Apple showed off updates to its three operating systems Monday, announcing the next iterations to both OSX and iOS as well as a new version of the operating system for Apple Watch. The updates include vast changes to core functionality as well as large updates to a handful of Apple-developed applications such as Maps, Apple Pay and Passbook.
Craig Federighi, senior vice president of software engineering at Apple, said iOS 9, the newest version of its mobile software, will be released this fall. The move comes as Apple looks to extends its lead beyond Google’s Android operating system, introduce a new device in Watch and create software to enter a host of new markets from payments to local search.
The announcements Monday also mark an important moment in the development of initiatives such as Apple Pay and Maps that many believe will play an important role in shaping the local industry. The company announced changes that reflect a much deeper push by the company to use these tools to enter competitive markets such as local search and payments, and uses its position to bring together search, discovery and transaction into a seamless local commerce experience.
Apple Pay and Square
When Tim Cook announced Apple Pay last year, many wondered whether the move would decimate payment startups. Now, it looks like Square, the merchant software firm startup by Twitter co-founder Jack Dorsey, has weathered the storm.
Apple announced a new partnership with Square Monday in which the startup will produce an NFC-enabled reader that will be able to accept Apple Pay transactions and chip-and-pin payments. The reader will help Apple address recent concerns that Apple Pay was seeing weak adoption by smaller businesses who lacked the technology to accept contactless payments.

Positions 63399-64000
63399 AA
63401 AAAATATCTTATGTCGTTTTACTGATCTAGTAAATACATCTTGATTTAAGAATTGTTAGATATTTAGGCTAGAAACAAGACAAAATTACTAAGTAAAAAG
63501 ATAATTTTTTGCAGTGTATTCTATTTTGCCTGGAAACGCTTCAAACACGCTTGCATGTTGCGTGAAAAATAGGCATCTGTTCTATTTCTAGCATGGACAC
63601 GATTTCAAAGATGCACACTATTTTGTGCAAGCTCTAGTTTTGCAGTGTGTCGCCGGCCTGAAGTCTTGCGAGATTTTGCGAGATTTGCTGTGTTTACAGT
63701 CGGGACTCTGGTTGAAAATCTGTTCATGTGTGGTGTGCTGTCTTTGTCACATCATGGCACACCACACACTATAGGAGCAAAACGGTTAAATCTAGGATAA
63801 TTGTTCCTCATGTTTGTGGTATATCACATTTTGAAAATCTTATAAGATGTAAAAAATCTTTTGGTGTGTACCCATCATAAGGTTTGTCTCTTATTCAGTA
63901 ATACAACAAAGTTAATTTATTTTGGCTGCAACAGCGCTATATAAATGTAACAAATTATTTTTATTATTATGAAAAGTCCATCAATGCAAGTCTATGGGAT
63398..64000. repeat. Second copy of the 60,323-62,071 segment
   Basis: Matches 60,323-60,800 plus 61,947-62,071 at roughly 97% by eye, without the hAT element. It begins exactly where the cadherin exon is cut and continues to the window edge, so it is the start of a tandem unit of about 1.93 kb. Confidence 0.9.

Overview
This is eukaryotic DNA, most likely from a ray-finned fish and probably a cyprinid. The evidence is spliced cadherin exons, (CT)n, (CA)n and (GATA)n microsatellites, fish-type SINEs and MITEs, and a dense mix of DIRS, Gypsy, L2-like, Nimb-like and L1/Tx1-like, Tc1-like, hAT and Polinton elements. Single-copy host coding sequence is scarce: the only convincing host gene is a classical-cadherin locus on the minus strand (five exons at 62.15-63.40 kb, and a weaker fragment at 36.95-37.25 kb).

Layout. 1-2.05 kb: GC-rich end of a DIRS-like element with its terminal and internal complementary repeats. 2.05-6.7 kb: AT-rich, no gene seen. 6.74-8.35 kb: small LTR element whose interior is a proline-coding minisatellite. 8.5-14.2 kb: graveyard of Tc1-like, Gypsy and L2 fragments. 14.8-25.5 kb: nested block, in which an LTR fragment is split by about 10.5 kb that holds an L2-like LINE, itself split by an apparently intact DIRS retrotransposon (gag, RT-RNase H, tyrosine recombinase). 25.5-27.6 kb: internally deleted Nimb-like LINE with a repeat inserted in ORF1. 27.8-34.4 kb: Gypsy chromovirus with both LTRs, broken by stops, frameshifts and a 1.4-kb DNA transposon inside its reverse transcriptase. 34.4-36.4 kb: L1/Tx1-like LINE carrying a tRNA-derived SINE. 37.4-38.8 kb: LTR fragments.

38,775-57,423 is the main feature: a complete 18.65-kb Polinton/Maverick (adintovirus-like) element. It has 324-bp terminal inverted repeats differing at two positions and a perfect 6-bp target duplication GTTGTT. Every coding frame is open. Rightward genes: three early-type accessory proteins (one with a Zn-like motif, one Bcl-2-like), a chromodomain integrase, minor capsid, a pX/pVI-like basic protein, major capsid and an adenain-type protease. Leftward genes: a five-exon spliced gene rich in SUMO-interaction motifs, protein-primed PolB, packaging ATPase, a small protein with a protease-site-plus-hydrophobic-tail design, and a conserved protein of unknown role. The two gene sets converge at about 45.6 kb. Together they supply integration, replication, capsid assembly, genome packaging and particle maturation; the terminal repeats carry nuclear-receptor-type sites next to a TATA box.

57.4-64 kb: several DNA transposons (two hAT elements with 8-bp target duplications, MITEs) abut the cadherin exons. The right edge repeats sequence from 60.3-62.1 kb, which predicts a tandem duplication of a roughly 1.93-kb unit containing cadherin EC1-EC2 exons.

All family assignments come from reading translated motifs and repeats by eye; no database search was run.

Passbook rebranded as wallet
In addition to the new reader, Apple also announced a few changes to the software itself. Apple Pay will now support branded credit and rewards cards from merchants, allowing retailers such as Walgreens, Dunkin’ Donuts and Wegmans to begin to connect payment processing to existing loyalty programs.
These new cards will find a home in Wallet, the newly rebranded version of Apple’s Passbook application launched in 2012. The new application executes on the original vision of Passbook — a product largely ignored by Apple — creating an intelligent home for credit and loyalty cards as well as other transactional tools such as airplane boarding passes and concert tickets.
Maps and search
The launch of Maps in 2012 was a dramatic flop for Apple. The software was plagued with a number of embarassing bugs, and lacked critical features that put the applications far behind its competitor from Google. However, the company has invested heavily in the product since, and on Monday announced a new version of the software Monday and released new usage numbers that show widespread adoption of the application on Apple devices.
The updates include critical improvements to search functionality and the addition of public transportation routing. The addition of transit data should help the the applications attract more iOS users, broadening the company’s existing lead on iOS devices.
But it’s the continued investment in local search, and integration with Apple Pay, that is most interesting. The new maps applications includes richer place pages, which are discoverable through Spotlight, including rich content such as reviews and genres as well as data on which businesses accept Apple Pay. With Apple Pay adoption growing, Apple has a very realistic opportunity to bring together local search and commerce in a way that many have envisioned but few have been able to execute.
Steven Jacobs is Street Fight’s deputy editor.